Sol Gabetta (cello), Polina Leschenko (piano) – Wigmore Hall, London, live on BBC Radio 3, 12 October 2015
Listening link (open in a new window):
on the iPlayer until 11 November
In case you cannot hear the broadcast, here is a Spotify playlist of the music in this concert, from available versions on Spotify. Sol Gabetta has recorded all of these pieces, with the pianists Bertrand Chamayou (Chopin) and Olga Kern (Rachmaninov), and, in the case of the Tchaikovsky, in an orchestral version with the Prague Philharmonic Orchestra conducted by Charles Olivieri-Monroe.
What’s the music?
Chopin: Introduction and Polonaise brillante, Op.3 (1829) (8 minutes)
Tchaikovsky: Lensky’s Aria (1879) (6 minutes)
Rachmaninov: Cello Sonata, Op.19 (1901) (34 minutes)
What about the music?
There is something about music for cello and piano from Eastern Europe that communicates directly with lovers of classical music, and in particular smaller scale chamber music. This may be because the cello’s range is like that of a vocalist, which becomes very clear in the arrangement of Lensky’s Aria that Sol Gabetta and Polina Leschenko play here. The cello has a way of portraying the solemn contemplation that Lensky goes through before his duel and inevitable death at the hands of Eugene Onegin.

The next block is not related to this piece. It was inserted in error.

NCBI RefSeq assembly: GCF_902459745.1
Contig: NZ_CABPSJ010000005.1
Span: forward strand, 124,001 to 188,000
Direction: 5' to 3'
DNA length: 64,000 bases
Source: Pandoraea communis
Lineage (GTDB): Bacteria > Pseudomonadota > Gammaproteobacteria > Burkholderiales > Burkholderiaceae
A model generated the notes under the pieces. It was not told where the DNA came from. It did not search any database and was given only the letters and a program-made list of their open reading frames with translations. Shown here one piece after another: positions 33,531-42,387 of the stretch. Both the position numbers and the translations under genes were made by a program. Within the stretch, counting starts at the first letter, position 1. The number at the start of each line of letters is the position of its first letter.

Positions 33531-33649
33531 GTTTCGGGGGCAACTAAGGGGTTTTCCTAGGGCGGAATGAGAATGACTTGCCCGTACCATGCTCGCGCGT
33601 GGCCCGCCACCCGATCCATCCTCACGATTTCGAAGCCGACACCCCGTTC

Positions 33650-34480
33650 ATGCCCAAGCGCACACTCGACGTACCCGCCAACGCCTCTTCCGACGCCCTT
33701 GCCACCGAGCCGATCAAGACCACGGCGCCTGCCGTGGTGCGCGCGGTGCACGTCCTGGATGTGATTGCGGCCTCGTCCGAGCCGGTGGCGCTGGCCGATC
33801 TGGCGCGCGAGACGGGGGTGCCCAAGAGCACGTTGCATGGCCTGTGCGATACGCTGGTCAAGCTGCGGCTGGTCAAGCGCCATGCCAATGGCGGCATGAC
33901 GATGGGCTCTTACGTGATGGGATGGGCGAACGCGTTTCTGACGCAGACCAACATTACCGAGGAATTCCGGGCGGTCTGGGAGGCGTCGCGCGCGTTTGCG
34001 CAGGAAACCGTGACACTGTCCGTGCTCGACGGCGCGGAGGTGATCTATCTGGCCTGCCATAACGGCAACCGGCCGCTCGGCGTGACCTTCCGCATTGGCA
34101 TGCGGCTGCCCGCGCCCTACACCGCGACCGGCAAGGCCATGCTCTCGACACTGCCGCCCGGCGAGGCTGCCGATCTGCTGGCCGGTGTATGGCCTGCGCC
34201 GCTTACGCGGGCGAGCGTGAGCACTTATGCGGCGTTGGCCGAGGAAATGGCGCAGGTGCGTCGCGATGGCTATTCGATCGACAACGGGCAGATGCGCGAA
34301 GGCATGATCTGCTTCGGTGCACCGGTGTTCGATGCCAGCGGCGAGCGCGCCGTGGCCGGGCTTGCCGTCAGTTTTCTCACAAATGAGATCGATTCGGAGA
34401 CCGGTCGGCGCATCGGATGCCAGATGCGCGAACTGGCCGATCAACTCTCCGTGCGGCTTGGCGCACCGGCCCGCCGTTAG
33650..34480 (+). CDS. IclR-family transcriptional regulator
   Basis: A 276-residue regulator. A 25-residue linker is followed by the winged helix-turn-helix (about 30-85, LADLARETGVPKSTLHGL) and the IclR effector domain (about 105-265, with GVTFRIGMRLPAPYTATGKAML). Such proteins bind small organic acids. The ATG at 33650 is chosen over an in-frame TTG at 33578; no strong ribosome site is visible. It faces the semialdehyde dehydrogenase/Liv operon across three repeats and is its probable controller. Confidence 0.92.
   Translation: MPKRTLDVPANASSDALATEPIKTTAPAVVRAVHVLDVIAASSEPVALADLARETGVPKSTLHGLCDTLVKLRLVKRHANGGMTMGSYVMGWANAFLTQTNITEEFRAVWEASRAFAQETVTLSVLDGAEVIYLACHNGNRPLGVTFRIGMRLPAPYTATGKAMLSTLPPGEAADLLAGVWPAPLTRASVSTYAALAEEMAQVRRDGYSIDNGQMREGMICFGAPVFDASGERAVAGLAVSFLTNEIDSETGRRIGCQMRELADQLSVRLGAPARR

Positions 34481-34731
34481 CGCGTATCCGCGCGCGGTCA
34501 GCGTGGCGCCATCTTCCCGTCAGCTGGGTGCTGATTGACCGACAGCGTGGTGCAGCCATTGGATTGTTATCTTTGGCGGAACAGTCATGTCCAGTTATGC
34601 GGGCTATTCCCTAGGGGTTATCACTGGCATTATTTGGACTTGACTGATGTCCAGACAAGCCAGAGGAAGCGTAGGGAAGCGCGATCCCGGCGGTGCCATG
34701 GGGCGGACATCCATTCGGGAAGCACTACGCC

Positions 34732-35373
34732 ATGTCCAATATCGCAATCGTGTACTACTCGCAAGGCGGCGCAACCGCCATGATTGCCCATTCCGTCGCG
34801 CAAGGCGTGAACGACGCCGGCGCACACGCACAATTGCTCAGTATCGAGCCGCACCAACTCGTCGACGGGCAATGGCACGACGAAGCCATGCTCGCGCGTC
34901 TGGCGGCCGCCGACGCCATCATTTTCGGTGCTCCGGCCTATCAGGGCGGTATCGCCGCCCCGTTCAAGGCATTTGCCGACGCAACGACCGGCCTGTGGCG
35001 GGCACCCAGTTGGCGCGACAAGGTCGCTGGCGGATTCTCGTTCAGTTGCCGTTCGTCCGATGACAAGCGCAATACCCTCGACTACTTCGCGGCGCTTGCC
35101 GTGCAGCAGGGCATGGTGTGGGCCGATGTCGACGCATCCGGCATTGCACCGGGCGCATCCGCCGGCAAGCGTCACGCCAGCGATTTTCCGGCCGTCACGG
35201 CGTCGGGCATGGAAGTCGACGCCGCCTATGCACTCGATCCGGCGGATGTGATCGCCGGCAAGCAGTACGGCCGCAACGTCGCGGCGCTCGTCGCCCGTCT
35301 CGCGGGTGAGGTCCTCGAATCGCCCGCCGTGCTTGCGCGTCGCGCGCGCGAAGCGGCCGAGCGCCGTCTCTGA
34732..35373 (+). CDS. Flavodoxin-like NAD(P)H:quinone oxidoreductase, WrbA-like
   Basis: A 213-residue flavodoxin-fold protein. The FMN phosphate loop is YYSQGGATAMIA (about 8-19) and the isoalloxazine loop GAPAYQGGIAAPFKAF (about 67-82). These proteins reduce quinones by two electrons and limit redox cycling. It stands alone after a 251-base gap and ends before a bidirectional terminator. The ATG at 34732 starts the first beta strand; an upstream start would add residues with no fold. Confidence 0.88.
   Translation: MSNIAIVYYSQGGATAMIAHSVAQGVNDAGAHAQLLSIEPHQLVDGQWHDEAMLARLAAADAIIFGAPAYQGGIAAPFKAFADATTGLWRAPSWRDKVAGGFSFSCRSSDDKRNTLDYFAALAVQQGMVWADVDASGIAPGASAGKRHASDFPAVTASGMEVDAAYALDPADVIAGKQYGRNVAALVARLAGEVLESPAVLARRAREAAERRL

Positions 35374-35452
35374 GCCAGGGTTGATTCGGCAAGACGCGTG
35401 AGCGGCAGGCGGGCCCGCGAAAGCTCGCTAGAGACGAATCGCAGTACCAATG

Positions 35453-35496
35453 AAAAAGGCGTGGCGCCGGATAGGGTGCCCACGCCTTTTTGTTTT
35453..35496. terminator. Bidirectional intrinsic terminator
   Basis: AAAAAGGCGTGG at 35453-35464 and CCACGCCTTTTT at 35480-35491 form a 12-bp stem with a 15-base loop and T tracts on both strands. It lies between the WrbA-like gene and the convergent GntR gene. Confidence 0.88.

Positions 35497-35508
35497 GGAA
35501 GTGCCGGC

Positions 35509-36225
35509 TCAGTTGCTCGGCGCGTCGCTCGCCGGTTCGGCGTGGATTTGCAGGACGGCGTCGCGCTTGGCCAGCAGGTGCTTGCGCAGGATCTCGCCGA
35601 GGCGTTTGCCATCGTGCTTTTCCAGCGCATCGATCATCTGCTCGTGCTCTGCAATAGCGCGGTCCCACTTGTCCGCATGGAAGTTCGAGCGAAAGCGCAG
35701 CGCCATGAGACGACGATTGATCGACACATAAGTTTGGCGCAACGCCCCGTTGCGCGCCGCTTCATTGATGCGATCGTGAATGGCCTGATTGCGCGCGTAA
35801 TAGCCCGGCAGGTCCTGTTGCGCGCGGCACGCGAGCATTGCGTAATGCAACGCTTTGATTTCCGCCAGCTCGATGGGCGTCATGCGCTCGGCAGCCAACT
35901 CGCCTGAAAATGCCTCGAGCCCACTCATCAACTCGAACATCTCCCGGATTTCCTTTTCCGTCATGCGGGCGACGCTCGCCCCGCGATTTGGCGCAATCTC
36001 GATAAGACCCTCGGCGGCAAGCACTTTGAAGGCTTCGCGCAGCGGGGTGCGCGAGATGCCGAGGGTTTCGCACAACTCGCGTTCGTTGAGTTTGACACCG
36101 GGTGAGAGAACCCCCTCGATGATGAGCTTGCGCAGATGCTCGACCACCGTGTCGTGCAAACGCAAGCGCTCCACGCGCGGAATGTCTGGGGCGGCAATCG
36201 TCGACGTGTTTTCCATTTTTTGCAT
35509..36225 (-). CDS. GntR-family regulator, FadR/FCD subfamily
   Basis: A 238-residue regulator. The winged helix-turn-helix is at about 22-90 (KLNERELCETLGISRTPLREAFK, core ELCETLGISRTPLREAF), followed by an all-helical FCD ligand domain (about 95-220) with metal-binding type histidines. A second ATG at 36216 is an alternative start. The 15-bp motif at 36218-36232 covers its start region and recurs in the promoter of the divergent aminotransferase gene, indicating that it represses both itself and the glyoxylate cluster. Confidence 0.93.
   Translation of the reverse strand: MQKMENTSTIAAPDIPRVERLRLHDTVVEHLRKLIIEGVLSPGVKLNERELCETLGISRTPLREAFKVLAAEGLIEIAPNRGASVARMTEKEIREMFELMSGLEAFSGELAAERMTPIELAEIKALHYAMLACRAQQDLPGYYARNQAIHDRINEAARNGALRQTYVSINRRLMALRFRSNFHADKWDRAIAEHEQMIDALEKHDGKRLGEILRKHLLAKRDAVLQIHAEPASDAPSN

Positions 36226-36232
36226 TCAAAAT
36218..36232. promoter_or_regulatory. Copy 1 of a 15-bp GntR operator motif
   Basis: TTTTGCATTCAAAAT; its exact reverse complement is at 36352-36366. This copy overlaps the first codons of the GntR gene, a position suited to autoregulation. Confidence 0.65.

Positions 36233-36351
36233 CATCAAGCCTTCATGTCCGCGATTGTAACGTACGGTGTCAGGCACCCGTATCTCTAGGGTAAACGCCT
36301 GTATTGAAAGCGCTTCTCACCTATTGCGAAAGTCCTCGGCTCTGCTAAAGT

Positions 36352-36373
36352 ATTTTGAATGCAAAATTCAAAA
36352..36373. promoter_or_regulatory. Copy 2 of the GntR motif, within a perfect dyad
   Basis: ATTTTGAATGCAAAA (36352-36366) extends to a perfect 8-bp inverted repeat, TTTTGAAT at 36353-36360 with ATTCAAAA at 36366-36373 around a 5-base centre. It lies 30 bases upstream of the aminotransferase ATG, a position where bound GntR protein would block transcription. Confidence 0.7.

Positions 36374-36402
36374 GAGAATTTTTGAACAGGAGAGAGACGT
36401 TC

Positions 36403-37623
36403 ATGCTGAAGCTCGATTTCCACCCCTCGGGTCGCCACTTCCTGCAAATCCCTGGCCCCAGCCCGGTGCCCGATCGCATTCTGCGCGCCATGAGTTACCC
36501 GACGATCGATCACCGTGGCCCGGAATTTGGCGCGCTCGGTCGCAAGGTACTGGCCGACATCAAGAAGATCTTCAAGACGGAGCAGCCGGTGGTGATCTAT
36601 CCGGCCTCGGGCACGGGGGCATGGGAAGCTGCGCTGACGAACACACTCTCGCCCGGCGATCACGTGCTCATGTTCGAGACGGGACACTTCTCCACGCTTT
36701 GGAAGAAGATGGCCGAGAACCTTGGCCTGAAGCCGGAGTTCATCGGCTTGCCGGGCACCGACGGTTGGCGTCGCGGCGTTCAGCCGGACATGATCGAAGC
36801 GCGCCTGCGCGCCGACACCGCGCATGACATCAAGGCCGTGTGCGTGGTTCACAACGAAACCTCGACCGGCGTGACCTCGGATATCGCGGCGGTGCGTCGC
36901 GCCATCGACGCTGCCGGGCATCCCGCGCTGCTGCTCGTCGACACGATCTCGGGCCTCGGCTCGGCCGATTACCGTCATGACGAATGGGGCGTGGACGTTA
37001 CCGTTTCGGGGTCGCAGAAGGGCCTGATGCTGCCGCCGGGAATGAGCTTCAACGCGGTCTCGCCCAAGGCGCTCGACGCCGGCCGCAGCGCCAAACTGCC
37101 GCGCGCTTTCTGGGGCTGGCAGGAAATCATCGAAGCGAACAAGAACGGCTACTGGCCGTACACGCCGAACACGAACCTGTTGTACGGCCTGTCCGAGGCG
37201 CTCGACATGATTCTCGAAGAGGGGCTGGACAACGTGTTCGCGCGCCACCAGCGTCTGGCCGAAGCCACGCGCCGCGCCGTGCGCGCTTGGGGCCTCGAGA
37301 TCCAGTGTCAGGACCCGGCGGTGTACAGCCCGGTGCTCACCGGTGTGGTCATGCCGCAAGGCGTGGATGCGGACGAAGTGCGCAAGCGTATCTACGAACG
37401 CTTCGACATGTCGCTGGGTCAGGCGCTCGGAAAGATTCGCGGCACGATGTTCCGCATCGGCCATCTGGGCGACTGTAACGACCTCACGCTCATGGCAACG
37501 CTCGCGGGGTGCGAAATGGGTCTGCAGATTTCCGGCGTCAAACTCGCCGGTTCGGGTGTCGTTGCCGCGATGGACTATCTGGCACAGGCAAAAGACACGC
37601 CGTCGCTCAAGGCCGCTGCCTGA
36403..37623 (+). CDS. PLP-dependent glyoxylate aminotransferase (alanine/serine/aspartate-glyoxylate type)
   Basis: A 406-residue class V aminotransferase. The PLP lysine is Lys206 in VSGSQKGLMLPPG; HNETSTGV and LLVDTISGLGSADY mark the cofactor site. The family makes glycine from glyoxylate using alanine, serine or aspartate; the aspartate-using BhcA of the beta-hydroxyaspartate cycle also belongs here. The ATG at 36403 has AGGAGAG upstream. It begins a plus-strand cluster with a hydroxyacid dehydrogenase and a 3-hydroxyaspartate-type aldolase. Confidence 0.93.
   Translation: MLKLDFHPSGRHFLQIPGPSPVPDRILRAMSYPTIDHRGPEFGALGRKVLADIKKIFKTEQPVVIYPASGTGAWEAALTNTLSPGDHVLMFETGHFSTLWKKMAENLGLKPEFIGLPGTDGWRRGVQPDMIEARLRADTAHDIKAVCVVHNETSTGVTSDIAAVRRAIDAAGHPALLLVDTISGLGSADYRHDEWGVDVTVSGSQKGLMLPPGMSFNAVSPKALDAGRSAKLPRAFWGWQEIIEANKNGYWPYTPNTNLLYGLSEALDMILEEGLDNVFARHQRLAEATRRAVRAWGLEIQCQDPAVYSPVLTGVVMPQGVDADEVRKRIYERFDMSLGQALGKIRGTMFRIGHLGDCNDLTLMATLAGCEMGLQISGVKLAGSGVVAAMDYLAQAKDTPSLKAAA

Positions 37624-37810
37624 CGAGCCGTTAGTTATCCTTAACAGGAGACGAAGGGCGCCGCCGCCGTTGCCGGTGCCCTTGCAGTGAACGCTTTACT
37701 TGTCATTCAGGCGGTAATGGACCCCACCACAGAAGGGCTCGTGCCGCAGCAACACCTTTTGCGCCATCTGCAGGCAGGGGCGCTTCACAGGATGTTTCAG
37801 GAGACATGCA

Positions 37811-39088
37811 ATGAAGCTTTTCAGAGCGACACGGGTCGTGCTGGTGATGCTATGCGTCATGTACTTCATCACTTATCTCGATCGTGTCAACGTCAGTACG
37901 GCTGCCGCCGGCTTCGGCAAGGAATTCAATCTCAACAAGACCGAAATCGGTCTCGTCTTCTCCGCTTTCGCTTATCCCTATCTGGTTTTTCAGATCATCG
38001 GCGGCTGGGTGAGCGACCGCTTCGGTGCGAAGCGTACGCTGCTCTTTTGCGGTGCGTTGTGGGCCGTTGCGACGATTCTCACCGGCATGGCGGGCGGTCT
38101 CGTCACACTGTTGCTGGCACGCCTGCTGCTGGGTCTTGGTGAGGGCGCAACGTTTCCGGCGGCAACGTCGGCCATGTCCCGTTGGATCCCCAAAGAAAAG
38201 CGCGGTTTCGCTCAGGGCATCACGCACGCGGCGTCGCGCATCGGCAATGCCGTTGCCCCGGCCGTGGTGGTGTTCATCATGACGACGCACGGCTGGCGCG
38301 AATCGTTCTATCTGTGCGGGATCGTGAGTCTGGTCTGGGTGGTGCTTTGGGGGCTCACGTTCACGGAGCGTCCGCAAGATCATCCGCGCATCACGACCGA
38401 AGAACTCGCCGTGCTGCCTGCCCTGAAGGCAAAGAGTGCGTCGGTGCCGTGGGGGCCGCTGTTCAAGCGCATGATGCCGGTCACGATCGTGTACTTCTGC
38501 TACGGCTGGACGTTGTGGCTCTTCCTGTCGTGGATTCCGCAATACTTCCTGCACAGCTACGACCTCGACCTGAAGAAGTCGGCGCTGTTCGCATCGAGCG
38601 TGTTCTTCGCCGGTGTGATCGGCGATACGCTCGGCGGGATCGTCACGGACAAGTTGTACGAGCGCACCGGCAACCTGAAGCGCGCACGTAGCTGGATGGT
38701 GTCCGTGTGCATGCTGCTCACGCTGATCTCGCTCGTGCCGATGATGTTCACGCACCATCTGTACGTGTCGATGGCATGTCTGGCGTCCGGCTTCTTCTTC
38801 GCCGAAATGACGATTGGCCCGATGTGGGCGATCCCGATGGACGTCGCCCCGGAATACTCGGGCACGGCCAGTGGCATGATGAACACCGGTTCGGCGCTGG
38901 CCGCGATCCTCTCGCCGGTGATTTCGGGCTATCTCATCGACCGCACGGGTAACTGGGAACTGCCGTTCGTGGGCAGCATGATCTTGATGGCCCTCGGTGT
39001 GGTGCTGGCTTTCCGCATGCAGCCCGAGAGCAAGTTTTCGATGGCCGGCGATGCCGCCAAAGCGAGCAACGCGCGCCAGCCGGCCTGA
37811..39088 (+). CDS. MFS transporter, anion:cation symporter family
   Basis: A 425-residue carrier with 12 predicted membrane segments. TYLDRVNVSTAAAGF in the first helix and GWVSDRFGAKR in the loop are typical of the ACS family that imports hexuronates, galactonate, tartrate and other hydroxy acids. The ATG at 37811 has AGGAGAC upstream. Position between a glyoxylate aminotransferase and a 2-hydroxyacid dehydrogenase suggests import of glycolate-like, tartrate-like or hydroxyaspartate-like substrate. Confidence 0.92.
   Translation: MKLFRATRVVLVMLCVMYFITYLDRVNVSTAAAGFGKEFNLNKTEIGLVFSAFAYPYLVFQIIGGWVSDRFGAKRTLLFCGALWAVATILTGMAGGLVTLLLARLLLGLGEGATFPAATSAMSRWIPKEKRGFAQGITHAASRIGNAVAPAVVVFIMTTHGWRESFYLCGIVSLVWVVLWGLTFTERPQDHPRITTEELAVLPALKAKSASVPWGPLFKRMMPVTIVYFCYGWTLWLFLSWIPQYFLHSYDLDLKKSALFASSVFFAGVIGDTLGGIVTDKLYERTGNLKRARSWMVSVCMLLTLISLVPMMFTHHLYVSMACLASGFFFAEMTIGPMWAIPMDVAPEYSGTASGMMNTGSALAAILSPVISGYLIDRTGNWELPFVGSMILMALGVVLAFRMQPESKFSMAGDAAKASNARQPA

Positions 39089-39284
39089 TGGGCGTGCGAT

On a far more cheerful note are the works by Chopin and Rachmaninov. Chopin wrote very little music where the piano was not the starring instrument, and even in this Introduction and Polonaise brillante the piano part is challenging to say the least! Chopin did love writing for the cello though, and showed in this late student piece how his melodic style became very well suited to the instrument. Later in his life he completed a substantial sonata for cello and piano.
The Rachmaninov Sonata is one of the big Romantic works for cello and piano, with a piano part whose difficulty is comparable to that of the piano concertos – and interestingly the composer had only just completed his famous Second Piano Concerto when he got to work on this piece. It is full of big tunes and bold musical statements but has a tender heart too, which we get to see in the third movement Andante. The finale is one of sheer jubilation, the composer moving from the earlier, stormy music of the minor key to bask in the full sunshine of the major key – with a good melody never far from the cello throughout.
This was a technically spectacular concert from two performers clearly at the top of their game, and thoroughly enjoying their music making.